But the chicken is excellent. And the fish, of course, better still. Sailfish swims off all the coasts, its flesh thick, steaky and white with none of the oily after taste of some sea creatures. And tuna – well, enough said. Tasty tuna can be seen off every beach doing backstroke, breaststroke, crawl, a gleaming Sri Lankan passport clasped between its teeth. Tuna is very very good.


And then of course there is rice.


Back west or down the sleek corridors of the G7 nations its mostly white. Intermittently wild,. Sometimes brown. Occasionally organic.


But here there is also Suwendel, Kuruluthuda Wee, Madathawalu, Sulai, Murungakayan, Pachaperumal, Sudu Heenati, Kaluheenati, Gonabaru, Kuru Hondarawala, Polon Wee, Guru Podi Wee, Kuru Ma Wee, Pulli Wee, Alagu Samba, Guru Wee, Pushpa Raga, Alagu Samba, Allei Perumal, Hapumal Wee, Mada El, Rasna Vaalu, Askarayal, Hata Da Wee, Rata Thawalu, Hathi El, Madei Karuppan, Rath El, Heen Deveradhari, Maha Maa Wee, Bala Goda Wee, Manikkam, Masuran, Bala Murunga, Heen Rath El, Rath Karael, Bala Samba, Heen Samba, Molagu Samba, Rath Mada Al, Bala Thatu Wee, Heen Suvuru Wee, Molligoda, Bata Kiri El, Hondarawalu, Motakarupan, Mudu Kiri El, Rathu Bala Wee, Beheth Heenati, Kahata El, Murunga, Rathu Sooduru, Kahata Samba, Niyan Wee, Kalu Bala Maa Wee, Kalu Bala Vee, Deveradhari, Kalu Handiran, Sudu Maa Wee, Goda Wee, Kottayar, and Wanni Dahanala. To name but a few.


As Van Goff might have said to a curious passer by: we am not short of colours. To shape food with all this around us is little short of joyful.


The are the obvious things you should never deviate from, like toast soldiers with boiled eggs; nutmeg with comfort macaroni cheese, proper homemade marmalade, and freshly baked bread.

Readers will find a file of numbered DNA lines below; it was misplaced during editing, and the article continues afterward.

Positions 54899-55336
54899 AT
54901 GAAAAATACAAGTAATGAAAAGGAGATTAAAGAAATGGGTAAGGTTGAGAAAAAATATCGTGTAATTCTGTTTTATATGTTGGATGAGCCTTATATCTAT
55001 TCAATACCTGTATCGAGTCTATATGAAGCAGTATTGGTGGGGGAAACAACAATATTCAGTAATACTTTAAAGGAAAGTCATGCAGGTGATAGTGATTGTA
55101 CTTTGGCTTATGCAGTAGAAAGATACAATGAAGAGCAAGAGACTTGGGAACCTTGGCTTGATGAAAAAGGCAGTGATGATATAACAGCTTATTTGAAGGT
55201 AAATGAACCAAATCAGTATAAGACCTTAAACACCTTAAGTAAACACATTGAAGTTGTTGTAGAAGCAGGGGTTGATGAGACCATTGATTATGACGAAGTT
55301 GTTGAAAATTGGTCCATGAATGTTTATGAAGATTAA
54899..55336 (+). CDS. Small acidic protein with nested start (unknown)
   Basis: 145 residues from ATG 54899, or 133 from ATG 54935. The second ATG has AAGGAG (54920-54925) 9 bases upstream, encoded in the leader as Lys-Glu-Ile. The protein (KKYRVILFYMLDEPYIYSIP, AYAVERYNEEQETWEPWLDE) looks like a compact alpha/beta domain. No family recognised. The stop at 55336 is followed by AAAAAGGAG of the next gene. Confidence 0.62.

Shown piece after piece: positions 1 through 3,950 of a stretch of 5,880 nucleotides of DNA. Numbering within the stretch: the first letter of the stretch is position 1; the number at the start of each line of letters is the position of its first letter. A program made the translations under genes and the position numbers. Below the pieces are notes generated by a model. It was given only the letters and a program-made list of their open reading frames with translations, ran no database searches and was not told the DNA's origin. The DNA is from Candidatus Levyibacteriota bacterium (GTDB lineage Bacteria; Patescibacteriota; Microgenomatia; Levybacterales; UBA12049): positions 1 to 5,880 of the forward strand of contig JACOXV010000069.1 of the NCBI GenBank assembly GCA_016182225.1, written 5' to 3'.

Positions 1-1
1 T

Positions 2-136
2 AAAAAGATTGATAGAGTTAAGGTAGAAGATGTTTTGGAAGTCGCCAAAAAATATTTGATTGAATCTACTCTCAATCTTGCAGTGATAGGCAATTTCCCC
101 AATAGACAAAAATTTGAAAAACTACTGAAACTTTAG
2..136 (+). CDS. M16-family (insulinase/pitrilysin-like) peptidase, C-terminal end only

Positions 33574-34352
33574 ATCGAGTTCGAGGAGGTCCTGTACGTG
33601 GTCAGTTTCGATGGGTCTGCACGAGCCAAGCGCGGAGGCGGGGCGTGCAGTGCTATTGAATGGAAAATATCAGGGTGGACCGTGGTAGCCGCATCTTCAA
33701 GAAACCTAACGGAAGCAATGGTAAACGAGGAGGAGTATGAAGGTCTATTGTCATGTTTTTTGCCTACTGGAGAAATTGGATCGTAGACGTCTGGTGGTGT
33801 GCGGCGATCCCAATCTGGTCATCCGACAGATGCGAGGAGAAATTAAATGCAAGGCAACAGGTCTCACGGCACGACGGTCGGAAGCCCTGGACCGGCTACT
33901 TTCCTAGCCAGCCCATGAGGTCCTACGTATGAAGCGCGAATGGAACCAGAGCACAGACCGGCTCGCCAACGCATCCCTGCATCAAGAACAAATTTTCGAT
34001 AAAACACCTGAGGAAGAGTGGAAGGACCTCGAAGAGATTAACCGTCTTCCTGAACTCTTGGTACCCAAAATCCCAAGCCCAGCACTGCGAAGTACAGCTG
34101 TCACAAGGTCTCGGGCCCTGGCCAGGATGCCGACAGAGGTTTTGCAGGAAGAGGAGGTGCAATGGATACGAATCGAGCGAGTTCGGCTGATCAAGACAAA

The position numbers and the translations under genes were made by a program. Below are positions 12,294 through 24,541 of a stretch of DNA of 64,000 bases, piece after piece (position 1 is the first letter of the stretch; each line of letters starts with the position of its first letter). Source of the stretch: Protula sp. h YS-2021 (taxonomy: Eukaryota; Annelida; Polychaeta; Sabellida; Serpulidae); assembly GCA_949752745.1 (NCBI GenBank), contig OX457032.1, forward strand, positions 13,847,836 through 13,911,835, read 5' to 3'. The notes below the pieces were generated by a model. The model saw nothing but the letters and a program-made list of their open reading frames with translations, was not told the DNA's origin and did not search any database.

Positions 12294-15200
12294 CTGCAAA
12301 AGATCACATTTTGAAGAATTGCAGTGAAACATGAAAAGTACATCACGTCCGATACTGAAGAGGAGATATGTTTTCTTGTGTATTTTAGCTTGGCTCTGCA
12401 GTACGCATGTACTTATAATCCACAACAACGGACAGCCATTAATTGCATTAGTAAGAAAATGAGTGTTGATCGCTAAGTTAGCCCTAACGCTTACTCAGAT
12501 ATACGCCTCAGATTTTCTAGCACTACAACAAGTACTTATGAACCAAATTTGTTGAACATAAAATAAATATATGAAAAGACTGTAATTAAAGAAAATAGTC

But the katsup with our lunchtime fish and chips isn’t Heinz -its homemade, with nutmeg, cloves, and cinnamon.


Curries come with Mango & Rosemary Chutney.


Ice creams are flavoured with more than vanilla or chocolate – with cardamom or ginger; chilli & kitel or pepper & honey. Sri Lanka’s melting pot history of Indian, Portuguese, Dutch or British flavours tosses such loved invaders as hoppers, milk rice, love cakes, bibikkan, samosas, gulam jamun, bhajis, and lassis onto our menu. Soups made from carrot, cauliflower, beetroot, or pumpkin stir with the greater intensity of added ginger, cardamon, coconut or chilli. Island favourites like naran kawum, curries of cashew nut or vegetable, dishes of dhal, meats or classic dishes of tuna, cauliflower, spinach, salsas, potatoes, or beans are enlivened by a touch of lemongrass, rosemary & kitel, pineapple, saffron, tamarind or ginger, kittul & basil.


You just can’t not meet a bit of the real Sri Lanka when you eat from Kasun and Sudeth’s kitchen, despite choosing your food with the judgement of dowager. Even their breakfast fried eggs have little smiles on the yokes picked out in pepper grapes. Real food, as Julia Child observed, is a serious art form and a national sport.